>
    > No idea - I only used Exposure Plot. It is something which pops-up over
    > Wega2, if the comments in the release notes about Z-order imply that.
    >
    >> And according to its Exposure Plot graphs, I've taken some shots af
    >> f/0. :)

    >
    > .. according to the EXIF data in the file, perhaps. What do other EXIF
    > viewing program say about those files?


    Ahah! I found the three shots, and they were all versions of a shot I
    took *holding my lens reversed against the mount* and opening the iris
    with my little finger on the lever. :) I'd forgot all about that
    experiment. I didn't have my reverse mounting ring yet, and I was just
    playing.

    http://www.pbase.com/blinkytheshark/image/98983233/large

    The limited EXIF data there shows f/1. That's a pretty fast kit lens. :)


    --
    Blinky
    Killing all posts from Google Groups
    The Usenet Improvement Project: http://improve-usenet.org
    Need a new news feed? http://blinkynet.net/comp/newfeed.html
     
    Blinky the Shark, Sep 22, 2008
    #17
  18. ASAAR

    ASAAR Guest

    On Mon, 22 Sep 2008 06:20:25 GMT, David J Taylor wrote:

    >> Thanks. It's a nice little program, but I wish it didn't remind
    >> me that I took two shots last year using the S3's digital zoom. :)

    >
    > There is an option, at least on the Panasonic compacts I've used, to
    > disable digital zoom. Perhaps there is something similar on the S3?


    I normally keep the S3 IS's digital zoom feature disabled. These
    were two test shots made just for comparison's sake.
     
    ASAAR, Sep 22, 2008
    #18
  19. ASAAR wrote:
    []
    > I normally keep the S3 IS's digital zoom feature disabled. These
    > were two test shots made just for comparison's sake.


    OK - and what was your conclusion from the comparison?

    David
     
    David J Taylor, Sep 22, 2008
    #19
  20. ASAAR

    ASAAR Guest

    On Mon, 22 Sep 2008 15:18:54 GMT, David J Taylor wrote:

    >> I normally keep the S3 IS's digital zoom feature disabled. These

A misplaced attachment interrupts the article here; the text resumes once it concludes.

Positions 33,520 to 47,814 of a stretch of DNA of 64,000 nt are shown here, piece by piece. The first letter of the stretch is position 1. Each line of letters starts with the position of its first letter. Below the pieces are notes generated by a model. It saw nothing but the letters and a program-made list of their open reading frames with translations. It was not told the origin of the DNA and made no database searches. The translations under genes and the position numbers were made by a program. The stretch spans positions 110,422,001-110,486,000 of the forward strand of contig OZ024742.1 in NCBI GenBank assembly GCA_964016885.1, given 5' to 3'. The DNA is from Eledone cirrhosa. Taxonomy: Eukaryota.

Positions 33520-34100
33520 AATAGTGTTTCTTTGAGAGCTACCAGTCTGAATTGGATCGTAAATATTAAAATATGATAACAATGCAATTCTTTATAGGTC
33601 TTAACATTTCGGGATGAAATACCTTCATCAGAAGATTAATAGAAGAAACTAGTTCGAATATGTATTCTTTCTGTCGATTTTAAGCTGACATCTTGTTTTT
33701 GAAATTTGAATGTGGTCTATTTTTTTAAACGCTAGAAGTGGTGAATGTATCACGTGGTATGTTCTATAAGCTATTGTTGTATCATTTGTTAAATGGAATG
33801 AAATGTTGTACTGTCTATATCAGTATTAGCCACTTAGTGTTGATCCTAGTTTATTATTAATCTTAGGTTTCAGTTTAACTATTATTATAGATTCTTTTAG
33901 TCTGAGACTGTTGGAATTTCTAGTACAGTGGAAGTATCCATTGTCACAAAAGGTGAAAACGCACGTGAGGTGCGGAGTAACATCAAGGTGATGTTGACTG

>> were two test shots made just for comparison's sake.

    >
    > OK - and what was your conclusion from the comparison?


    The shots were of a house on the other side of a lake. It wasn't
    a pre-planned comparison but a spur of the moment exercise, so care
    wasn't taken to keep as many things as equal as possible, such as
    the exposure. All shots were at f/4.0, but with DG enabled (4x) the
    shutter speed was 1/1,000 sec. and with it disabled, 1/640 sec.
    This caused highlights in a white garage to be seen in the DG
    version, but they were blown out in the other shots. Other than
    that, with the DG shot seen at the default magnification in
    Irfanview (31%) and the other increased to 120% to get a comparable
    view, the DG version seemed murkier and the non-DG version crisper.
    On the other hand when pixel peeping (100% vs. 400%), it was no
    contest. The shots that used the digital zoom looked pretty good
    but the ones taken without the DG enabled were horribly pixellated.

    All shots were taken BTW, on a large Manfrotto tripod. Large by
    P&S standards and more than adequate for my D50 with my lenses, but
    not what you'd want to use with 300mm f/2.8 lenses and larger.
    Also, no post processing was done. My guess is that pp would have
    done more for the shots that didn't use the digital zoom. I'd have
    to say that Canon's implementation of the digital zoom exceeded my
    expectations, but it's not a feature that'll get much use if only
    because it really needs to be used with a tripod.
     
    ASAAR, Sep 22, 2008
    #20